The use of illegal substances by teenagers is an age old problem.

In the 70s, marijuana use reached its peak in the U.S. and then declined as attitudes shifted on it. However, the public perception of the use of marijuana has evolved significantly in recent years. We now live in a country where 23 states, including Hawaii, and Washington D.C have legalized medical marijuana in some way. Alaska, Colorado, Oregon, and Washington state have legalized the sale and distribution of recreational marijuana for adults 21 and older. Alongside this development is a pop culture that increasingly normalizes marijuana use, and teenagers find themselves in situations where many of their peers now openly use marijuana. In a poll of Eagle Eye staff, all of them said that they would not use marijuana themselves but admit that they often do little to dissuade their friends from doing so if their minds are made up. Yet we also feel strongly that one’s convictions are worthless if you don’t let them shape your decisions and relationships. How best then do we engage in a changing culture, where marijuana use seems less and less exiled to the fringes of society? How best do we “love our neighbors as ourselves” if our values conflict with theirs?

With social media platforms like Instagram, Phhhoto, and Snapchat providing a glimpse into people’s personal lives, many HBA students aren’t blind to the drug culture happening outside of school. Yet, especially in a culture of peer pressure, teenagers should all the more voice their opinions on the use of illegal substances. When our friends are getting involved in harmful things, we shouldn’t just avert our eyes because it’s awkward and risky to speak up. Instead, it should be our responsibility to look out for them and express concern when we see a need. However, we also need to recognize that as peers, there is often a limit on how much we can do.

[one_third]How best then do we engage in a changing culture, where marijuana use seems less and less exiled to the fringes of society?[/one_third]

As teenagers, we grow up in schools and in homes where the breaking of rules is followed by consequences. At HBA, if students are caught with illegal substances, suspension or expulsion are enacted as part of the school’s disciplinary policy. Parents react in the same way, grounding their children or taking away privileges. With this model in mind, teenagers gain the impression that they must take on the role of adults when faced with peers making poor choices. We think that there must be a “correct” way to respond. In reality, however, we don’t often have the authority, resources or maturity to act like adults.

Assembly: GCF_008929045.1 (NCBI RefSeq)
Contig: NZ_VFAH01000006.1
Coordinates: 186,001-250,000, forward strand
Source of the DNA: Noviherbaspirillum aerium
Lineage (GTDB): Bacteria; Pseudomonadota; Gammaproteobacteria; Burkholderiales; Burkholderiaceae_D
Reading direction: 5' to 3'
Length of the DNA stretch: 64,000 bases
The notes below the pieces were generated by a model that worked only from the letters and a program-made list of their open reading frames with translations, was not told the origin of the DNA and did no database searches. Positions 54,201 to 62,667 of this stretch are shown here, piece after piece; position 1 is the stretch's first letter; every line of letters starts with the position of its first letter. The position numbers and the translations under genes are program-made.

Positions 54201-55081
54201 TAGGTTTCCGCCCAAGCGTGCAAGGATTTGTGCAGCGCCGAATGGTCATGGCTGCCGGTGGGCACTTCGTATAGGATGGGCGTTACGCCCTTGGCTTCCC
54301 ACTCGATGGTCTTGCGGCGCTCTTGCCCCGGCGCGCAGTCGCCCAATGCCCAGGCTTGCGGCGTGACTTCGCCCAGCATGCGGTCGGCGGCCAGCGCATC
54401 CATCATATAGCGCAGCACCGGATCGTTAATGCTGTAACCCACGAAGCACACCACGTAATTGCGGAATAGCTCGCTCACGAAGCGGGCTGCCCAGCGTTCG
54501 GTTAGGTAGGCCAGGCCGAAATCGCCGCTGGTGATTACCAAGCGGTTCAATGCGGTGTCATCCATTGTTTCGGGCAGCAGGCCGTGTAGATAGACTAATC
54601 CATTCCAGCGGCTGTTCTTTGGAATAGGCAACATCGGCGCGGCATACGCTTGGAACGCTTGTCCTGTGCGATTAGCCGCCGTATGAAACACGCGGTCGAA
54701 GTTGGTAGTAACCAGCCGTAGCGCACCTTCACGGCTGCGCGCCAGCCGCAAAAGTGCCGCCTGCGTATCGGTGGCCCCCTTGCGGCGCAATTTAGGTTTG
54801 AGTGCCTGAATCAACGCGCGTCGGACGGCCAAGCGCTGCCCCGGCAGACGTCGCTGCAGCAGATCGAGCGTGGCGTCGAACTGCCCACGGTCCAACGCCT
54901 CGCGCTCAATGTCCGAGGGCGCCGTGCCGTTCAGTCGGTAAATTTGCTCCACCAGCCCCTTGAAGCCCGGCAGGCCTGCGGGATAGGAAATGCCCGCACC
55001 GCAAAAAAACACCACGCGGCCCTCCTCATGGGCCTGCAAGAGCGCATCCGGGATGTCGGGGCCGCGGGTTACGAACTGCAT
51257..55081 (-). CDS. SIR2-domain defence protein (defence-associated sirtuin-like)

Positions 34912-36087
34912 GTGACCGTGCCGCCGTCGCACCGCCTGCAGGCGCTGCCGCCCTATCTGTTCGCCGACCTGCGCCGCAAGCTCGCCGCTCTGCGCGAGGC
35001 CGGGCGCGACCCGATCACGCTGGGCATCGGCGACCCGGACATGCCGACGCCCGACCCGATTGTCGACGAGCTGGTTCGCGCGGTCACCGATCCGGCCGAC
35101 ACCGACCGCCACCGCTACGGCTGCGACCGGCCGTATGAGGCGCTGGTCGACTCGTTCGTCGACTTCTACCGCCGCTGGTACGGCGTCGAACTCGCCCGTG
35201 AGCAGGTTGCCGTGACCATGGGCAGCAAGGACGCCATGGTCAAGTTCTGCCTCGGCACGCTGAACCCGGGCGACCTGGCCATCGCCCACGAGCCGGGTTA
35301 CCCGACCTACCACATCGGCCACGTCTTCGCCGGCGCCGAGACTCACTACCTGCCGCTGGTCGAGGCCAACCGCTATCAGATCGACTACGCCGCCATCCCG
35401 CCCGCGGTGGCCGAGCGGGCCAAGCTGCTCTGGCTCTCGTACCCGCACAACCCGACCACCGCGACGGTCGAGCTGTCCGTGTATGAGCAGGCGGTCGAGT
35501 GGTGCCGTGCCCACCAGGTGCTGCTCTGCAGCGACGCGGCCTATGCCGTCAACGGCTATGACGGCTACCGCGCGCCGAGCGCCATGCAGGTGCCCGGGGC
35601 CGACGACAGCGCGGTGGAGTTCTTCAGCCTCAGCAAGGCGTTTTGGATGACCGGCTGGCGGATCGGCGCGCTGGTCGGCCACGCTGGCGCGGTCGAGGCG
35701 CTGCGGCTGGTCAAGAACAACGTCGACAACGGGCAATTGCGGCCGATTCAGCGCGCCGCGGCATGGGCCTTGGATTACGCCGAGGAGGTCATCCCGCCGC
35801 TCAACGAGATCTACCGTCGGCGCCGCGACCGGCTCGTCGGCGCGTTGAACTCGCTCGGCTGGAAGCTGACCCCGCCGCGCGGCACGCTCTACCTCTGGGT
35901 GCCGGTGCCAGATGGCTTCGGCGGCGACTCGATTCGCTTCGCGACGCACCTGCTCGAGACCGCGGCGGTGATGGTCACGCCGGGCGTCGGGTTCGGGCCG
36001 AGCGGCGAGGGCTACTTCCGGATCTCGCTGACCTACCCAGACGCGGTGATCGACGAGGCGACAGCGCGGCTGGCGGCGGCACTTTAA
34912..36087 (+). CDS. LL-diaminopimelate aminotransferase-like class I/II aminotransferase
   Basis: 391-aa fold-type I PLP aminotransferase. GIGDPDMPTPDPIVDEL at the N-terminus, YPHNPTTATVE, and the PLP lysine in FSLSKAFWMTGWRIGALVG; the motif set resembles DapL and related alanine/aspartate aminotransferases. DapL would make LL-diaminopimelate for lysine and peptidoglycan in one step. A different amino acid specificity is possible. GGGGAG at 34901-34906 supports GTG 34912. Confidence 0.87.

The truth is, we can’t force our peers to follow our own set of rules. We can’t make their choices our responsibility if they decide not to change. Sometimes, loving our friends is to confront them if we disagree with what they’re doing. Other times, it’s letting them go to make their own decision and face the consequences, hoping they’ll learn from it. There is no standard protocol we can use for all situations. We’re going to have to use our best judgment as Christians and do what’s best for the person in mind.

[one_third]In fact, in many of our experiences, we’ve found that many teenagers turn to illegal substances for something deeper than a need for approval or a desire to rebel for rebellion’s sake.[/one_third]

In a Christian school environment, the gravity of the use of illegal substances is compounded by the notions of sin and rebellion. We’ve all heard the well-intentioned warnings to “stay away from those types of people.” With a phrase like this ingrained in our minds, it’s understandable that we tend to shut out those that have different values than us. By pushing them out of our lives, however, we are choosing to judge their worth based on one choice they made. There’s more to a person than that. In fact, in many of our experiences, we’ve found that many teenagers turn to illegal substances for something deeper than a need for approval or a desire to rebel for rebellion’s sake. So let’s not jump to conclusions or villainize people who break the rules. Plus, if we try and alienate everyone that has different values than us, we will be left with very few friends.

Once we step outside the school’s campus and our homes (which for many of us tend to be on the conservative side,) we are faced with a world of choices not previously available to us. Outside of a protective Christian high school environment, especially when we head off to college, we’re faced with a greater diversity of values and beliefs. If we are to be “a city on a hill” or “salt” in the world, we can’t be the type of person that sees all of this and runs back to a place where we are not challenged. Life after high school is supposed to be an exciting learning experience, where we try to understand other people’s views and continue to shape our own. To do that, we have to engage with people who don’t share our beliefs and values, or come from different walks of life. And, amidst all the chaos of a corrupting culture, we have to hold fast to our own beliefs and not be afraid to voice them.

There is a lesson the school, your parents or even this editorial can’t teach you. For us to learn how to respond to today’s culture, we have to experience life for ourselves. The Eagle Eye staff hopes that if it’s there’s one thing you take away from this editorial, it’s that you be fearless in both stepping out into the world with all of its dangers and potential, and speaking up for what you believe is good and true. We encourage you to look past the mistakes of others and find ways to love them as Jesus taught: “Love one another the way I loved you. This is the very best way to love. Put your life on the line for your friends.” (John 15:13-15, The Message)